We have started week three of Fase 2 of the gradual re-opening of Italy and I am a bit behind. Last week, “week two”, began coincidentally with the arrival of the hot and dusty scirocco-- winds that start in the heat and sand of the Sahara, travel across the Mediterranean sea, picking up humidity on the way, arriving here to give us a week of heavy glaringly bright white-grey skies, unseasonably hot hazy days, and too- warm nights.
As if it were summer, the early mornings were busy with women making the rounds: butcher, forno (oven), salumeria (deli), caseficio (for cheese or milk), grocery store and, now that we can, to the merceria for a needle and thread and to exchange the gossip gathered on the way. The men who have no chores out in the countryside make different rounds, walking from one end of the main piazza to the other and back again, maybe taking a caffé (standing outside) now that we can, gathering here and there in small clusters to discuss whatever matters seemed most important. As if it were any normal week, everyone disappears by 1pm. Shops are locked and shutters are dropped down across the entrance; the streets go quiet. The lockdown was this all day, but now there is again a suggestion of rhythm....
Midweek, the vegetable seller from nearby Teggiano finally returns to our narrow streets, lively napoletano folksongs and pop crackling from the loudspeaker of his small white truck as he makes his way around slowly, stopping wherever an aproned signora stood on the sidewalk outside her door, or shouted after him when the timing was off. Beneath the canopied wagon with the sides rolled up and tied are crates of fresh produce and a scale.
As if it were summer, fase 2 and the scirocco brought back our evenings. At 4;30 or 5pm here the shops are all open again. By 5;30 or so the piazzas and streets begin to fill. On my way home from the studio, as the sun is going down, I pass two teenagers walking by hand-in-hand. He carries a bouquet of roses. She is smiling behind her mask. Behind them is another couple, arms wrapped around each other tightly. Lovers and friends can go and find each other now. A group of younger boys speed whooping down a cobblestone street on bicycles. A group of girls all wearing the same white sneakers and the same blue masks roll their eyes. Older bicycles carry older people, rolling slowly through the streets or around the piazza. Everyone gets a gelato now that we can. Or something from the forno—a folded up pizza or a small calzone. The signoras have taken off their aprons and gather on benches here and there, short legs dangling.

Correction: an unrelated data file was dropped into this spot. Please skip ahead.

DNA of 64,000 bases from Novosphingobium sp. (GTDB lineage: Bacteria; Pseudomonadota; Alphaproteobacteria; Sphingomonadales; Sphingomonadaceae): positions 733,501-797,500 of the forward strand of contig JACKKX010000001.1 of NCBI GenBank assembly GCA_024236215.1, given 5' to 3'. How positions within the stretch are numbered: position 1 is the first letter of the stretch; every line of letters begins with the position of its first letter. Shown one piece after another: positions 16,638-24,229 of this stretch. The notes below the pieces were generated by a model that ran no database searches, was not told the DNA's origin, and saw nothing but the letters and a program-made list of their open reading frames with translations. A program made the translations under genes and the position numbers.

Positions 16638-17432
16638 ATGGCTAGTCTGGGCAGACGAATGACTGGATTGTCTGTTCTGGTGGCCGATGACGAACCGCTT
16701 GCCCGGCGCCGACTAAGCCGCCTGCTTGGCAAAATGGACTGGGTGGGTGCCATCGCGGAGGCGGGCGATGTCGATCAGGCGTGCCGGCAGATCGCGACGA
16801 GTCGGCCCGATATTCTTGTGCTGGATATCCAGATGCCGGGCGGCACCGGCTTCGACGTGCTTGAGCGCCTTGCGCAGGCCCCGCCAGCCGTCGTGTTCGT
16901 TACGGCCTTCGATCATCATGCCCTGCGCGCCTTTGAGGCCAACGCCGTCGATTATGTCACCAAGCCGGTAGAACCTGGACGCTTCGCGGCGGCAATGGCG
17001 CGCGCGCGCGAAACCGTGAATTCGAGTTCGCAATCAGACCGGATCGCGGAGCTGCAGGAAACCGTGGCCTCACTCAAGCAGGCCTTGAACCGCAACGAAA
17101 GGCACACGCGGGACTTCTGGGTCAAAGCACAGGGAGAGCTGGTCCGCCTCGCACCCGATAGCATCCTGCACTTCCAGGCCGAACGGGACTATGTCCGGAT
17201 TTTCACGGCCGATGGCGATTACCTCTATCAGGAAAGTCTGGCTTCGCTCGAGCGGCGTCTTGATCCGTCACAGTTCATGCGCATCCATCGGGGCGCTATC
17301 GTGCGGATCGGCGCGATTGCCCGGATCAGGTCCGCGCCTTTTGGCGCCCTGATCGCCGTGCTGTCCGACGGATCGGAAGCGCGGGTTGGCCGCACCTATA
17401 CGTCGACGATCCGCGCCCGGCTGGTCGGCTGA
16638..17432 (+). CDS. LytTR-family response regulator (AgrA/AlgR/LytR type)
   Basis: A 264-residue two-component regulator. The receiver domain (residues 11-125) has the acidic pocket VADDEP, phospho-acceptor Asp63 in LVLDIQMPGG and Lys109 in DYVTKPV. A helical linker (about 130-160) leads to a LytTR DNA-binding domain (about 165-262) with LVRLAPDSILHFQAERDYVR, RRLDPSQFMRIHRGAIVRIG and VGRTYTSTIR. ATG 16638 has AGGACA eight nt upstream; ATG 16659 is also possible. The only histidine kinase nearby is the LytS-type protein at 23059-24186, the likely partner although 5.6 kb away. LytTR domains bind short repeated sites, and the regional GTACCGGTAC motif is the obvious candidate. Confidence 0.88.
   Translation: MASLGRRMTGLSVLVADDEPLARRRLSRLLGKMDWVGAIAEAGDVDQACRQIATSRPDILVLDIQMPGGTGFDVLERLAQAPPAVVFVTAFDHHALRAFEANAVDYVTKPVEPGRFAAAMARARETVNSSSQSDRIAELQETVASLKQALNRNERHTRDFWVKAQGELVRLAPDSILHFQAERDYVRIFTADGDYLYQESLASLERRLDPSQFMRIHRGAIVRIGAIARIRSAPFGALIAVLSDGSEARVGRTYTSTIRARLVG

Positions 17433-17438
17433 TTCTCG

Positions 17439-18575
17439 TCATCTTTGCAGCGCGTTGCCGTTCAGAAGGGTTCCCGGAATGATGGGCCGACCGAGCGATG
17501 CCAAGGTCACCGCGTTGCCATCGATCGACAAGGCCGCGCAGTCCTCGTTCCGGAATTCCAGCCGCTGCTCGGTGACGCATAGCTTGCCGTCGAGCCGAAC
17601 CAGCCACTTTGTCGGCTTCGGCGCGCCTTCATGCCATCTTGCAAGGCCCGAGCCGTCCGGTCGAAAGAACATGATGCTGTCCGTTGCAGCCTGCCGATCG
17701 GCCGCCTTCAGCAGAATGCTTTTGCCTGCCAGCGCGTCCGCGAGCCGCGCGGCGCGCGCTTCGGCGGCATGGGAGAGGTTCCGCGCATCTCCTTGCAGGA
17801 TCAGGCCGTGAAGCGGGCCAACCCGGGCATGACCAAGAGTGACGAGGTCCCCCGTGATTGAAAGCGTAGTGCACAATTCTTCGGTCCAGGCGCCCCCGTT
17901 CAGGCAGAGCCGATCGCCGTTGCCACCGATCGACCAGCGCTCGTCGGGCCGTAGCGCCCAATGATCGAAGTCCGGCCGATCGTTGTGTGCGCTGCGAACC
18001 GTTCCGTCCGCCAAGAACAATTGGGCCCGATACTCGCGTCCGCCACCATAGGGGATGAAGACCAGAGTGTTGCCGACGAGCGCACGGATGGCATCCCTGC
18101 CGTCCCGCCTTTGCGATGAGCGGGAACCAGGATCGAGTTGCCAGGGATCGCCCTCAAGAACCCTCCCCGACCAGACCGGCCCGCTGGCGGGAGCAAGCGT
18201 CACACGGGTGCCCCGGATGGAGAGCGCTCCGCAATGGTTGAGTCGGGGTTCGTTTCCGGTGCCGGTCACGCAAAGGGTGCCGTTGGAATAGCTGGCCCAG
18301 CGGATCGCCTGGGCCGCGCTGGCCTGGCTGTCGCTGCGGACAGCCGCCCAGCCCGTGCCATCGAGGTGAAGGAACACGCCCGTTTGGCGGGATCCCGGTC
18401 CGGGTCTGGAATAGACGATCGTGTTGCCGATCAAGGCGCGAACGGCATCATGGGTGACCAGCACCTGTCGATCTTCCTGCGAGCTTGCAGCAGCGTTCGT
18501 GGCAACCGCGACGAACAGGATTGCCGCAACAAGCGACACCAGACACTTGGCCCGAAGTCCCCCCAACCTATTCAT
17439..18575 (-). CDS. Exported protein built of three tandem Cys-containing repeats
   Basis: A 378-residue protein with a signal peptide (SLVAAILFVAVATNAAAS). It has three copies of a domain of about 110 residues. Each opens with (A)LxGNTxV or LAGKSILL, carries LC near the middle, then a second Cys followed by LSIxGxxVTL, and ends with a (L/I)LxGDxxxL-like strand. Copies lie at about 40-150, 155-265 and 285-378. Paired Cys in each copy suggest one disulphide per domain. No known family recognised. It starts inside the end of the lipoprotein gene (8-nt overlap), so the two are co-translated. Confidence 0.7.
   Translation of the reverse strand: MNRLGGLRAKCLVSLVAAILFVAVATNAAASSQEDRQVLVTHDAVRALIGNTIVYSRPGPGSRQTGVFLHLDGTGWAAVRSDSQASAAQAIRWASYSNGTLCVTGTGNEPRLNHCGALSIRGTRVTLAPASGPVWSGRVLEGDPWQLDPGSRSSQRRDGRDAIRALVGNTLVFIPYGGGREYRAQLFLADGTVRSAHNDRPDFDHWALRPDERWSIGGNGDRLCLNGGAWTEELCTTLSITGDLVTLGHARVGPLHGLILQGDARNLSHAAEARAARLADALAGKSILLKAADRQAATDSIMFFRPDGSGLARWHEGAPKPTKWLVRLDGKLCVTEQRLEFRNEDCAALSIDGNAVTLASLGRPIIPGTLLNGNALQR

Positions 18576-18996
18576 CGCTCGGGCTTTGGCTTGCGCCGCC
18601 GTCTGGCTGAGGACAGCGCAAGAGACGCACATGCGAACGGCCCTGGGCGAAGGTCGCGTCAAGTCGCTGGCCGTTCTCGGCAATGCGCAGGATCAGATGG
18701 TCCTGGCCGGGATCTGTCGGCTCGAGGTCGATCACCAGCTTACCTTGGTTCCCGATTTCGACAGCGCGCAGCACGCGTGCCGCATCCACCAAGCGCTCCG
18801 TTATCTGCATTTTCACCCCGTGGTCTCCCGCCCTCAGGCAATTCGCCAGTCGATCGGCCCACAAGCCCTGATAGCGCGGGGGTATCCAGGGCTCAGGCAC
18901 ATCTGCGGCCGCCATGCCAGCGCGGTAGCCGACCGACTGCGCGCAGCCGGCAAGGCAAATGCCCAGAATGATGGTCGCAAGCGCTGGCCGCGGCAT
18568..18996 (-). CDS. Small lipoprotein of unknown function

In the small piazza in front of our apartment, every bench is taken and there is a small group on the steps of the church. The toddlers from across the way are chasing a ball, stopping only to scream “macchina!” in Romanian whenever a car goes by. Their slightly older friend plays big sister, making rules for them to follow. House martins fly swooping and dodging from their nests under the eaves and back again. The Indian couple is sitting close together, their baby girl in the stroller watching everything wide-eyed. It takes a little silliness on my part but she smiles and then laughs. The two young African men have changed out of their bright yellow roadwork overalls and are on their balcony across from the church. It is 9pm, just now dark… we go inside to cook a quick plate of pasta with artichokes collected earlier today from the garden. The noise from the street and the piazza comes through the open kitchen window as we eat, the cool white wine mixing with the slightly bitter chokes to make my tongue tingle with sweetness.
I added this blog as a way to share some thoughts and experiences around the impact of Covid-19 on my life here in Southern Italy. These posts have been a near-daily practice during this time and are largely unedited, most having been first posted on Facebook. They are of course in order with the most recent entry on the first page. I invite you to explore previous posts or even start from the beginning.